In my continuing discussion of fashion, I’m going to move back to myself for a moment, before going back in time. As my previous posts have indicated, I’m very interested in fashion, on both a personal and academic level. However, I don’t espouse a particular kind of style, either self-created or drawn from the many potential categories out there, from sweatpants-wearer to slick and stylish social type. Before I was so limited in my closet, thanks to the downsizing occasioned by my ‘Bama move, I tended to dress based on a combination of the day’s needs and whim. Thus, I had my professional work kit, in a few variations, and then everything from research slob sweats to dress-up floaty blouses and skirts as possibilities. Now, I simply wear the work kit or something very relaxed—no make-up, minimal jewelry, and as much comfort—all hail stretchy material—as possible.
As I think back through the generations, such a noncommittal attitude about style and inattention to both the niceties and pleasures of dress is not typical, although much of this had to do with changes in the social/economic meaning of dress and shifts in gender roles. As I’ve noted, my grandmother and great-aunt D. each had a distinct sense of style, one that was quite different from each other despite their sisterly bond. The latter always wore trousers, often pant suits, while my grandmother always wore dresses and stockings, the latter connected to a long foundation garment. I never asked about the earlier versions of the foundation garment, but I guess that the woman I saw in the pictures strolling through the streets of 20s Paris probably wore a garter belt to hold up her long, flesh-colored stockings when she danced the Black Bottom or the Charleston.
As a child, I found granny’s stockings fascinating on several levels. One was the fastening of the stockings: watching granny match the straps that fell from the foundation garment to the stockings so quickly, easily clicking the two together, although such ease was replaced by struggle as her hands, once so nimble, became stiff and slow with arthritis. I was also fascinated to watch her slide the stockings over her feet, her sad, damaged feet. I never learned what happened, but her feet looked as if someone had amputated her toes and glued them on higgledy-piggledy. How she ever walked on those feet, and walked so far and so often for so many years, is a mystery, but that she did so speaks to my grandmother’s abundant determination and strict self-will. My mother says that she loved shoes when she was young, and in those early pictures her tiny feet are encased in satin and shining leather, shoes with a gentle curve to the heel and little jewels at the sides of the straps. She gathered shoes when she was older, too, but mostly in the ever-elusive search for a pair of shoes that would help her poor feet.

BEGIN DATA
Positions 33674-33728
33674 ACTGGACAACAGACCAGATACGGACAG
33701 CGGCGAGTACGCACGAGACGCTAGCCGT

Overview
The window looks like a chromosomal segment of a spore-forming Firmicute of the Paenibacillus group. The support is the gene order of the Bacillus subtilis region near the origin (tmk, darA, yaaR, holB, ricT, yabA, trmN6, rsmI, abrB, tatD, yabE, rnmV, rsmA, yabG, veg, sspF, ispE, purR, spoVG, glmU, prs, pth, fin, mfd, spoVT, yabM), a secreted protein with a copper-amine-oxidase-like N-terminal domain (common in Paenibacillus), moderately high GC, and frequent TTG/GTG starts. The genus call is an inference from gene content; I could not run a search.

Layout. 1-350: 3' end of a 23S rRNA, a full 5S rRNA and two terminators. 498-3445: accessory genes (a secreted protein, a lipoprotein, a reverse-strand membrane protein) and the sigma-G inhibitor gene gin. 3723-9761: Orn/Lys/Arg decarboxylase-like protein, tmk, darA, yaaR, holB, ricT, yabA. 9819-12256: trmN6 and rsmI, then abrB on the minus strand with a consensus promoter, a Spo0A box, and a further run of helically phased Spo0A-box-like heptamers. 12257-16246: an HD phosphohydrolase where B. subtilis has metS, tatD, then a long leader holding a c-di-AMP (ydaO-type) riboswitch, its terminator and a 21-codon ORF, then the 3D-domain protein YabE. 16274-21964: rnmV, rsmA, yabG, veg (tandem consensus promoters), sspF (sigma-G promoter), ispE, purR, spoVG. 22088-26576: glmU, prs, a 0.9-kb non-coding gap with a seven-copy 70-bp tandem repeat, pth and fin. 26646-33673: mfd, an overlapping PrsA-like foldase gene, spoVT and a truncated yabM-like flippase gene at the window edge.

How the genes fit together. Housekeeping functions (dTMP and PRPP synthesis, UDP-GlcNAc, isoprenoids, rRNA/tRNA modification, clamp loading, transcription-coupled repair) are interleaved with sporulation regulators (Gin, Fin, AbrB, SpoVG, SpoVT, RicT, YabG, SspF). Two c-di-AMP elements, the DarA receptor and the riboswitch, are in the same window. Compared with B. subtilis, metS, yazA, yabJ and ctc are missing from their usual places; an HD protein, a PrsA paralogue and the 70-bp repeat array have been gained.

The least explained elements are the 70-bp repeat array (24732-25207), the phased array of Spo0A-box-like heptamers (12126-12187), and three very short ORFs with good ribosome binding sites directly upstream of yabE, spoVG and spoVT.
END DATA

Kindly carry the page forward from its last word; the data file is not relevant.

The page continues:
Granny wore little jewelry or makeup: just a swipe of lipstick across her once-abundant lips and, possibly, a scarf, though never around her head. She also liked hats: she rarely went outside without one. The hats that I remember were, occasionally, unfortunate: mostly because the decades in which she purchased those hats—the late 60s and 70s—were not always particularly good years for hats. The one I remember most fully, perhaps because I found it somewhat unfathomable, was a blue polyester turban that in fabric, shape, and positioning on granny’s head was, at least in the critical eyes of a child, less than ideal. Of course, I was used to baseball caps and polyester or wool bobble hats, so what did I know? I must say that my grandmother had a wonderful face for hats—small, square, and piquant—and she managed to pull off even the most oddball hat, i.e. the turban, with aplomb.
The penchant for hat-wearing is, of course, very much a British thing. Just look at the Royal Family—some of whose hats are, one must admit, also somewhat unfortunate despite the RF’s sizable wardrobe budget and access to top designers. My granny’s spectrum of hats ranged from the everyday to the special occasion, from the cloche hats of her youth to that blue turban. The most memorable hat for which I have a picture is one my grandmother wore to a fancy dress party, at which she dressed up, fittingly given her love of gardening, as a rosebud. The picture is sepia-toned, but I imagine her in shades of pink and cream, from the gleam of her satin T-straps to the multiple layers of color in the overlapping petals of her dress. Atop her softly curling brown hair is an upside-down rosebud: the pale pink petals serving as a base for the elaborate curl of the stem as it reaches up, creating a floral exclamation mark above her head.